Exchange holds forecast for Argentine wheat crop, despite rains


Rains have left much of Argentina's wheat fields with excess moisture, but not enough to warrant crop writedowns, the Buenos Aires grains exchange said - as INTL FCStone flagged South America's growing reliance on the country.

The Buenos Aires grains exchange said that 34% of Argentina's newly-sown wheat crop was on land containing "excess moisture" thanks to rains which forecasters expect to return to parts of the wheat belt, including southern Santa Fe and north east Buenos Aires province, this weekend.

"A large part of the country… maintains a status of excess water," the exchange said, adding that his "continues to affect the growth and development of crops".

In parts of La Pampa and Buenos Aires province, the excess moisture was also hampering applications of nitrogen fertilizers and agrichemicals to tackle the fungal diseases often encouraged by wet conditions.

North vs south

However, the exchange stood nonetheless by an estimate for Argentine wheat area of 5.35m hectares, a rise of 250,000 hectares year on year.

While parts of Buenos Aires, Santa Fe and La Pampa had indeed lost crop potential to flooding over the slowing period, this had been accounted for in a downgrade that the exchange made earlier in the sowing window to its initial seedings estimate, of 5.50m hectares.

Indeed, the losses had been offset in part by improved expectations for northern growing areas, which had enjoyed "good weather conditions".

Argentina vs rest of Mercosur

The comments come amid a growing market focus on Argentina's crop fortunes, with Chicago broker Futures International, for example, earlier this week saying that "excessive rain across southern Argentina's wheat growing areas is becoming a growing issue.

"About 5.5m hectares of cropland [overall] has flooded - 21.7m hectares are affected."

And they followed a briefing from broker INTL FCStone highlighting the growing importance of Argentina for wheat supplies for the Mercosur trading bloc countries - that is Argentina, Brazil, Paraguay and Uruguay, but excluding Venezuela, which has been suspended.

Indeed, while Argentina's wheat acreage will increase for 2017-18, encouraged by the ditching of export levies and restrictions by the government of President Macri, plantings in Mercosur overall will drop for a third successive season, this time by 5% to 19.2m acres.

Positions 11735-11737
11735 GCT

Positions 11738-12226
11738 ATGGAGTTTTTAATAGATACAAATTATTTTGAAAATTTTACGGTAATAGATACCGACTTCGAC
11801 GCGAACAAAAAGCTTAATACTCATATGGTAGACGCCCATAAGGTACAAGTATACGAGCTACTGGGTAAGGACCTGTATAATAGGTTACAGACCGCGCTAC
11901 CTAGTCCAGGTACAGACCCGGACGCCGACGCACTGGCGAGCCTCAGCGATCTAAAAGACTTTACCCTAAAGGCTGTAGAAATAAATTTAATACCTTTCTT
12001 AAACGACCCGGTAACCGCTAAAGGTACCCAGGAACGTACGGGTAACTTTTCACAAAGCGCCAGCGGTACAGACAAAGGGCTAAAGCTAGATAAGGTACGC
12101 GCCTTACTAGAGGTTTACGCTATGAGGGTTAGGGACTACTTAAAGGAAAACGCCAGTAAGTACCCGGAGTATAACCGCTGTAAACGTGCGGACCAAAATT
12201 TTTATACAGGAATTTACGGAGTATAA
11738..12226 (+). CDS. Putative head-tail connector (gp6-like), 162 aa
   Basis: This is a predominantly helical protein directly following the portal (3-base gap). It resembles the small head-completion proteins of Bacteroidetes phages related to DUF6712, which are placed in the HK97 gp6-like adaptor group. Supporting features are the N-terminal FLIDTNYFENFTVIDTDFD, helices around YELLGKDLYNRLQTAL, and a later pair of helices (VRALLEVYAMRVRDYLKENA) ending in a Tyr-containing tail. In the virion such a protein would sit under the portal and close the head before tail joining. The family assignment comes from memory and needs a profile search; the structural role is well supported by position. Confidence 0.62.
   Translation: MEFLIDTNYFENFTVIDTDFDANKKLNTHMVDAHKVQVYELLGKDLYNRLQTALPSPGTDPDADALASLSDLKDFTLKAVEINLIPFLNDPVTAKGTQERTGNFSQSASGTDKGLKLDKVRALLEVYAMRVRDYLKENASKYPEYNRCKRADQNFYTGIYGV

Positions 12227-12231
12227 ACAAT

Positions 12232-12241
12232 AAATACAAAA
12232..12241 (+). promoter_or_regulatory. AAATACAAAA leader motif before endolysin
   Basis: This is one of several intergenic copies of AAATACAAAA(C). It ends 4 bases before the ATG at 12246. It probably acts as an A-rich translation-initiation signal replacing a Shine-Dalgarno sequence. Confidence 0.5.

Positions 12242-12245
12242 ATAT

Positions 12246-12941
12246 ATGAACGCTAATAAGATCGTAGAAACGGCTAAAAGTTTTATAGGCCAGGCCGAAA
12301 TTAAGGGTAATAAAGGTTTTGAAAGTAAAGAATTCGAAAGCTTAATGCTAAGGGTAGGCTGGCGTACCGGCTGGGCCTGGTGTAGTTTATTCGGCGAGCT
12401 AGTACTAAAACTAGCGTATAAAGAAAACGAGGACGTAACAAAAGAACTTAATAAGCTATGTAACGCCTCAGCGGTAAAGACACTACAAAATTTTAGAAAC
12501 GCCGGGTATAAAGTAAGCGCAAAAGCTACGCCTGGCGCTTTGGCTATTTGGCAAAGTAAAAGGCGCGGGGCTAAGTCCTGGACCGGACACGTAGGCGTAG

This will take below one-third the proportion of Mercosur wheat sowings outside Argentina, from historic levels of 40-50%.

In production terms, Mercosur wheat output it poised to decline by 60m bushels year on year to 887.4m bushels, INTL FCStone said.

Price prospects

With Mercosur, in Brazil, including one of the world's top wheat importers, that dynamic might be expected to place upward pressure on prices of Argentine supplies which, through the trade bloc, which gives advantageous terms to trade between members.

However, values in Argentina should come under a "great deal of pressure", like prices elsewhere from a bumper Black Sea harvest, said INTL FCStone analyst Joao Macedo.

"To compete for Asian and African markets, Argentinian product will have to compete with Russian wheat," Mr Macedo said.

Furthermore, the region has large stocks, of 144m bushels, left over from last season – 64% of which are estimated in Brazil, "which could limit Brazilian demand for imports in the upcoming cycle".

While there is potential for Argentine price values, should weather limited production, current expectations of 11m tonnes in exports imply a "subtle price increase" is on the cards.

'One weather challenge after another'

In fact, data from Brazil's Conab bureau show domestic wheat stocks closing 2016-17, on an August-to-July basis, at a multi-year high of 2.53m tonnes, tripling over the crop year, thanks to a strong harvest, in quantity terms.

However, the country still required strong imports, of 7.09m tonnes, in part to meet a quality shortfall.

Conab forecasts imports of 7.0m tonnes in 2017-18, reflecting expectations of a tumble in the harvest to a five-year low of 5.19m tonnes.

The estimate factors in expectations of a drop in sowings and yields - estimates echoed by a US Department of Agriculture report last week that said that Brazil's wheat crop "faces one weather challenge after another".

In Rio Grande do Sul, rains delaying sowings at the start of the planting window, in May-June, while frost in July brought it to a premature end, damaging crops in Parana too.

Then dryness since mid-June, making July the driest in 30 year in northern Parana, has also caused some crop losses.


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